What is the best book on menopause?
10 Books That Shine a Light on Menopause
- ‘The Wisdom of Menopause’
- ‘Mayo Clinic: The Menopause Solution’
- ‘What Your Doctor May Not Tell You About Menopause’
- ‘Our Bodies, Ourselves: Menopause’
- ‘Age of Miracles: Embracing the New Midlife’
- ‘New Menopausal Years’
- ‘The Menopause Makeover’
What does Oprah take for menopause?
Bioidentical hormones are one form of therapy for menopausal symptoms. Winfrey, who turns 55 this month, writes in February’s edition of O, The Oprah Magazine that she felt “out of kilter” and had “issues” for two years that she suspected were hormonal.
What does Suzanne Somers take for menopause?
I recently spoke with actress Suzanne Somers about her enthusiastic use of “bioidentical” hormones to combat menopausal hot flashes and the ravages of aging. Bioidentical hormones are products that are chemically identical to what’s made in a woman’s body.
When did Oprah start menopause?
In the October issue of O, Oprah opened up about how she learned she was approaching menopause in her late 40’s. Read more about her journey here—including the “controversial” treatment that’s helped her cope with “The Change.”
Does menopause change your face?
Menopause, which officially begins one year after your last period, can bring with it some noticeable changes to your skin and hair. As hormone levels plummet, your skin can become dry, slack, and thin. You may notice more hair on your face and less on your scalp. With the right care, you can lessen these effects.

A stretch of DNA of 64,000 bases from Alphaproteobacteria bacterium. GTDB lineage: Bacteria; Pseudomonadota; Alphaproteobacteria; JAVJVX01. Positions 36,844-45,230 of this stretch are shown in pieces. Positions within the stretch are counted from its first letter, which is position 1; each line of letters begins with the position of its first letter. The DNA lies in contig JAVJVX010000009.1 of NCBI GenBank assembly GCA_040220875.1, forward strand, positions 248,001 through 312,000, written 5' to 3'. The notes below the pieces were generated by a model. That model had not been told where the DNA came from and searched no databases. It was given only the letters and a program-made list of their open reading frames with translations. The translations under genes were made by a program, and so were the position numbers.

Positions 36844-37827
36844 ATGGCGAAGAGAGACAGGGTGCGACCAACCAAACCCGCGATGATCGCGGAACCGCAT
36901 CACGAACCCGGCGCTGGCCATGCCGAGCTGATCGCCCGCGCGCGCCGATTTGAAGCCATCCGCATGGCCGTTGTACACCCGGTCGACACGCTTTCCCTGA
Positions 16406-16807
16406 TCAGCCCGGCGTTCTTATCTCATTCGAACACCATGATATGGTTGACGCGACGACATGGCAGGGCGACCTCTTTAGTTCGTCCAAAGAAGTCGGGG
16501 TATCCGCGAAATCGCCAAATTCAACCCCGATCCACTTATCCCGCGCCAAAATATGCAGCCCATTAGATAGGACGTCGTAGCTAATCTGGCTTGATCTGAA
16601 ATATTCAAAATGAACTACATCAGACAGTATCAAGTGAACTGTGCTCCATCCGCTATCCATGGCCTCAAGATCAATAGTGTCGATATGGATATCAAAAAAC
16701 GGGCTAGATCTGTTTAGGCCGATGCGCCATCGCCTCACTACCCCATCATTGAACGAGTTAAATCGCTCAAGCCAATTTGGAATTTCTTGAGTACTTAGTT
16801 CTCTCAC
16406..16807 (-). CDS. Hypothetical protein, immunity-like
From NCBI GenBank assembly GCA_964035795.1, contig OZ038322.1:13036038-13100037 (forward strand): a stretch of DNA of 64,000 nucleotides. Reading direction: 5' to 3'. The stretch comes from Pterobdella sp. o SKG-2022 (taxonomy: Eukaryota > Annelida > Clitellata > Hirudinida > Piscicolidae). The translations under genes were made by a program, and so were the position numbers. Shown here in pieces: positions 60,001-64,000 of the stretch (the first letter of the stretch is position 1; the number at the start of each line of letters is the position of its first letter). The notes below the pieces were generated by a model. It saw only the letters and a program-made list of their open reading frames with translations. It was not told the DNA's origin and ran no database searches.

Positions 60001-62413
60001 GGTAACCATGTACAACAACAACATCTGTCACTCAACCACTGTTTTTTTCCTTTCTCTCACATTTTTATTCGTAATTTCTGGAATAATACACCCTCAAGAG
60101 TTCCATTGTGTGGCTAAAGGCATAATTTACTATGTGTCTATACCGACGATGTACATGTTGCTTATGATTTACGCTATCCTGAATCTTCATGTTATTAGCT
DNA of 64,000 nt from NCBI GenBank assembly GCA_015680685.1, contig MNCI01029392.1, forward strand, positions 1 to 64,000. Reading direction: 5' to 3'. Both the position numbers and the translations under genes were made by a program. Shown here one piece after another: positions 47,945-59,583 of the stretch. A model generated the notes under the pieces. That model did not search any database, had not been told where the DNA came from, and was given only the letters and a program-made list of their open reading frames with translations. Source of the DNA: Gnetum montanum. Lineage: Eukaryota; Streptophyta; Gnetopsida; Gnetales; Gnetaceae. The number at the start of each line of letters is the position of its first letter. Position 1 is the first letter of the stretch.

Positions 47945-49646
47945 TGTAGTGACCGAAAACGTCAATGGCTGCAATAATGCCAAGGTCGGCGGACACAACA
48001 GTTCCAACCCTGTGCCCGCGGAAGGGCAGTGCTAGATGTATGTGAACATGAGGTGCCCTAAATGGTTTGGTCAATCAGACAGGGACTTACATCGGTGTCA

Does Oprah take hormones?
15, 2009 — Oprah Winfrey says menopause caught her “off guard” and that she’s taking bioidentical hormones that have made a big improvement in how she feels. Bioidentical hormones are one form of therapy for menopausal symptoms.
Which celebrities use bioidentical hormones?
Celebrities Who Use Bioidentical Hormones
- Angelina Jolie. Angelina Jolie wrote in a New York Times op-ed that she uses bioidentical estradiol (estrogen) to help ease her early menopausal symptoms after her total abdominal hysterectomy.
- Yolanda Foster.
- Siggy Flicker.
- Suzanne Sommers.
Is it too late for estrogen?
The International Menopause Society guidelines recommend that if menopausal hormone therapy (MHT) is prescribed, it be commenced before the age of 60, or within 10 years of menopause.
Does Oprah use bioidentical hormones?
What do celebrities take for menopause?
What’s the newest trend to feeling better and looking younger—bioidentical hormone replacement therapy. Celebs are using this new form of hormone replacement therapy to correct the hormone decline in menopause and andropause. Check out some celebrities who use bioidentical hormones.
Is the wisdom of menopause a good book?
“…One menopause book does rise…above the rest. Now celebrating its 10th anniversary, [ The Wisdom of Menopause] is the bible of middle-aged womanhood.”—Sandra Tsing Loh, The Atlantic ” The Wisdom of Menopause offers an honest look at the menopausal transition. This is sometimes painful, sometimes humorous, but never boring.
What did Oprah and Somers say about menopause?
While Winfrey and Somers were busy comparing notes about their severe symptoms (“I went two years and didn’t sleep,” said Winfrey), they never bothered to mention that their experiences aren’t typical. . But the fact is that most women are more annoyed by menopausal symptoms than disabled by them.
What does Dr.Susan love believe about menopause?
Dr. Susan Love believes that menopause is a life stage that every woman experiences differently, and so every woman should be able to choose the treatments that are right for her. She bases her advice about lifestyle changes and the dangers of hormone replacement therapy on scientific research. “ Dr.
Is the Mayo Clinic the wisdom of menopause?
Mayo Clinic The Menopause Solution: A doctor’s guide to relieving hot flashes, enjoying better sex, sleeping well, controlling your weight, and being happy! “…One menopause book does rise…above the rest. Now celebrating its 10th anniversary, [ The Wisdom of Menopause] is the bible of middle-aged womanhood.”—Sandra Tsing Loh, The Atlantic